So, he testified. Within the year, Easy Eddie's life ended in a blaze of gunfire on a lonely Chicago street.

He had given his son the greatest gift he had to offer at the greatest price he would ever pay.

What do these two stories have to do with one another?

Well you see, Butch O'Hare was Easy Eddie's son.

If we could shrink the earth's population to a village of precisely 100 people, with all the existing human ratios remaining the same, it would look something like the following:

• 57 Asians, 21 Europeans, 14 from the Western Hemisphere (north and south), 8 Africans
• 52 would be female, 48 would be male
• 70 would be non-white, 30 would be white
• 70 would be non-Christian, 30 would be Christian
• 89 would be heterosexual, 11 would be homosexual
• 6 people would possess 59% of the entire world's wealth and all 6 would be from the United States

80 would live in substandard housing, 70 would be unable to read, 50 would suffer from malnutrition, 1 would be near death, 1 would be near birth ,1 (yes, only 1) would have a university education, 1 would own a computer.

When one considers our world from such a compressed perspective, the need for acceptance, understanding and education becomes glaringly apparent.

The following is also something to ponder:

• If you woke up this morning with more health than illness...you are more blessed than the million who will not survive this week.
• If you have never experienced the danger of battle, the loneliness of imprisonment, the agony of torture, or the pangs of starvation ...you are ahead of 500 million people in the world.
•  If you can attend a church meeting without fear of harassment, arrest, torture, or death...you are more blessed than three billion people in the world.
• If you have food in the refrigerator, clothes on your back, a roof overhead and a place to sleep...you are richer than 75% of this world.
• If you have money in the bank, in your wallet, and spare change in a dish some place ... you are among the top 8% of the world's wealthy.
• If your parents are still alive and still married ... you are very rare, even in the United States and Canada.
• If you can read this message, you just received a double blessing in that someone was thinking of you, and furthermore, you are more blessed than over two billion people in the world that cannot read at all.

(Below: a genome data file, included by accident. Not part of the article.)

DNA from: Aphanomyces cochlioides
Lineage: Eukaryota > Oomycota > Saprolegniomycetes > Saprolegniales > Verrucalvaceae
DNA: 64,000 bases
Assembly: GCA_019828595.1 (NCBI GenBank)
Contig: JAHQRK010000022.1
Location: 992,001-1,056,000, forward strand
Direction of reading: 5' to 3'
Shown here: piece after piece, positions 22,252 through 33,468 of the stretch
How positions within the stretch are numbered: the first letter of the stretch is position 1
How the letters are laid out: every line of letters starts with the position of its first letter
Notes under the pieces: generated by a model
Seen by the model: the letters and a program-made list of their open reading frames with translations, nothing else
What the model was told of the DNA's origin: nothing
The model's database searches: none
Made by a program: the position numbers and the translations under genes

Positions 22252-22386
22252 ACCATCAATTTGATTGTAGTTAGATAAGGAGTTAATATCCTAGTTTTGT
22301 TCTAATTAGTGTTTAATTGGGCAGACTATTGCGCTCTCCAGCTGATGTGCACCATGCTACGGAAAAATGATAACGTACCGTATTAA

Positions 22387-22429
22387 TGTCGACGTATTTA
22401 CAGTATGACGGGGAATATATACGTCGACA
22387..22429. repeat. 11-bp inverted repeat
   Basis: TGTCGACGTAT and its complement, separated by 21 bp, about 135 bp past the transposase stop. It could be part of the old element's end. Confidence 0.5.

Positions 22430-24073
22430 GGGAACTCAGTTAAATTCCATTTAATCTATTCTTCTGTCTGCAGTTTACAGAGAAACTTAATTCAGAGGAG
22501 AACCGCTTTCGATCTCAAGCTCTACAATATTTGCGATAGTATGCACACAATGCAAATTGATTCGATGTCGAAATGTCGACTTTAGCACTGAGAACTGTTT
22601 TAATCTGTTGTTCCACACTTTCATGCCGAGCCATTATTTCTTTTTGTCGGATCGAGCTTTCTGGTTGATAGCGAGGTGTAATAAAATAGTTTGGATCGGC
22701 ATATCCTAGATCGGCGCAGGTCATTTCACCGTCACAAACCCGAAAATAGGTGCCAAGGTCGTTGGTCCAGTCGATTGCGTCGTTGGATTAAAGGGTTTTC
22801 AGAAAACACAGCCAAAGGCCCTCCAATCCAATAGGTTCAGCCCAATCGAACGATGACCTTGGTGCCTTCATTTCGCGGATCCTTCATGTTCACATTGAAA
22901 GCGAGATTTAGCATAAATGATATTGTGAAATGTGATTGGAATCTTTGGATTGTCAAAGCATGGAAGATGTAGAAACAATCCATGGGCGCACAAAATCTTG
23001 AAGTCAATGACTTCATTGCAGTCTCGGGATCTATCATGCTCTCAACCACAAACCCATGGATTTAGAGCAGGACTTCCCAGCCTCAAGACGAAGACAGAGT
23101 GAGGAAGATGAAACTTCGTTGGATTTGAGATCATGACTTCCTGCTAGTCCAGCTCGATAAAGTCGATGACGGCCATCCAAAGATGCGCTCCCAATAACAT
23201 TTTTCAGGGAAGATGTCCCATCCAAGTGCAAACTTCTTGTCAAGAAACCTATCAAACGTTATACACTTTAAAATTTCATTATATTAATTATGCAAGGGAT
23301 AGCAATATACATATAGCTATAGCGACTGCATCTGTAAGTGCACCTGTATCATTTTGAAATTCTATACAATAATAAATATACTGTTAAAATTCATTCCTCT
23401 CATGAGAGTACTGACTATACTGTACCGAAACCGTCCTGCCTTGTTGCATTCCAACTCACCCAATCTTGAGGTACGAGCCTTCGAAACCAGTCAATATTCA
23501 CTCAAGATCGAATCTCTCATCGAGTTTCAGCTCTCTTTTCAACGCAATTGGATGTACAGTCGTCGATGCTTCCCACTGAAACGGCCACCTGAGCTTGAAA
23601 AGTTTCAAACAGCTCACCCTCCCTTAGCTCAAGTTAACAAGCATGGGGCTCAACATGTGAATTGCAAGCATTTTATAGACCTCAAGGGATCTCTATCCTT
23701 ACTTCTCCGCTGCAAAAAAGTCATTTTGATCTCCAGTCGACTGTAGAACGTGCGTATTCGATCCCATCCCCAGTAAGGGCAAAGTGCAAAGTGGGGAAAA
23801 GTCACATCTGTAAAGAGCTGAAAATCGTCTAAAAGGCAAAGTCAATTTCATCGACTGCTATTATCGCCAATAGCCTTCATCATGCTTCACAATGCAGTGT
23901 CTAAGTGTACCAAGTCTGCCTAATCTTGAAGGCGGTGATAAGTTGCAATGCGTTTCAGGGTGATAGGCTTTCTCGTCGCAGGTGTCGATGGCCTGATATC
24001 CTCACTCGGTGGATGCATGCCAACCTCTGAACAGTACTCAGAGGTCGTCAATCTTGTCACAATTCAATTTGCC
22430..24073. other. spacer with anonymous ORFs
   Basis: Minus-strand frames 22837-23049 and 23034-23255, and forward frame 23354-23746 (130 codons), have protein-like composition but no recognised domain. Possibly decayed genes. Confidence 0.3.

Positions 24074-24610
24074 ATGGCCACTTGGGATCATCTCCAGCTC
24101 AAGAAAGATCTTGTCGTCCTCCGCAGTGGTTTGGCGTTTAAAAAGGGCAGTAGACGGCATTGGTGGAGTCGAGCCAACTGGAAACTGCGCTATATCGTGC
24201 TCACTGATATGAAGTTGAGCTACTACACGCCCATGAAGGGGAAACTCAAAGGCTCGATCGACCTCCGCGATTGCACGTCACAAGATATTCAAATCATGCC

Chicago Baseball

1839 Baseball is invented.
1906 The White Sox defeat the Chicago Cubs to become the World Champions
1907 & 08 The Cubs become back-to-back World Champs.
1910 Comiskey Park opens
1914 Weegham Park opens, later renamed Wrigley Field
1917 The White Sox become the World Champs
1922 The Cubs win the highest-scoring game, 26-23
1933 The first All-Star Game is played at Comiskey
1937 The bleachers and current scoreboard are constructed at Wrigley Field
1939 The first Chicago night game is played at Comiskey Aug 14
1941 Wrigley Field is the first ballpark to play organ music
1945 William Sianis and his goat are turned away from a World Series game at Wrigley Field. The curse begins.
1960 The exploding scoreboard debuts at Comiskey
1968 Artificial turf is installed in Comiskey's infield (later replaced with natural grass)
1973 The designated hitter debuts
1984 The Sox win a game that lasts 2 day and goes 25 innings. Cubs clinch their Division title to advance to the playoffs
1988 Wrigley Field's 1st official night game is played Aug 9
1991 The new Comiskey park opens across the street from the previous park
1997 The Cubs and Sox meet for the first time in regular-season play
2000 The Cubs play their season opener in Tokyo. The Sox win their Division title
2003 The Cubs lost game 7, the very game they needed to get to the World Series.

Fire authorities in California found a corpse in a burned out section of forest while assessing the damage done by forest fire. The deceased male was dressed in a full west suit, complete with scuba tanks on his back, flippers, and face mask in the middle of the forest. A post-mortem test revealed that the man died not from burns, but from massive internal injuries. Dental records provided identification. Investigators then set about to determine how a fully clad diver ended up in the middle of a forest fire. It was revealed that on the day of the fire, the man went diving off the coast, some 20 miles from the forest. The fire-fighters seeking to control the fire as quickly as possible had called in a fleet of helicopters with very large dip buckets. Water was dipped from the ocean and emptied at the site of the forest fire. You guessed it: One minute our diver was making like Flipper in the Pacific, the next, he was doing the breast stroke in a fire dip bucket 300 feet in the air and then airborne into smoke heaven.

Page Modified: (Hand noted: ) (Auto noted: )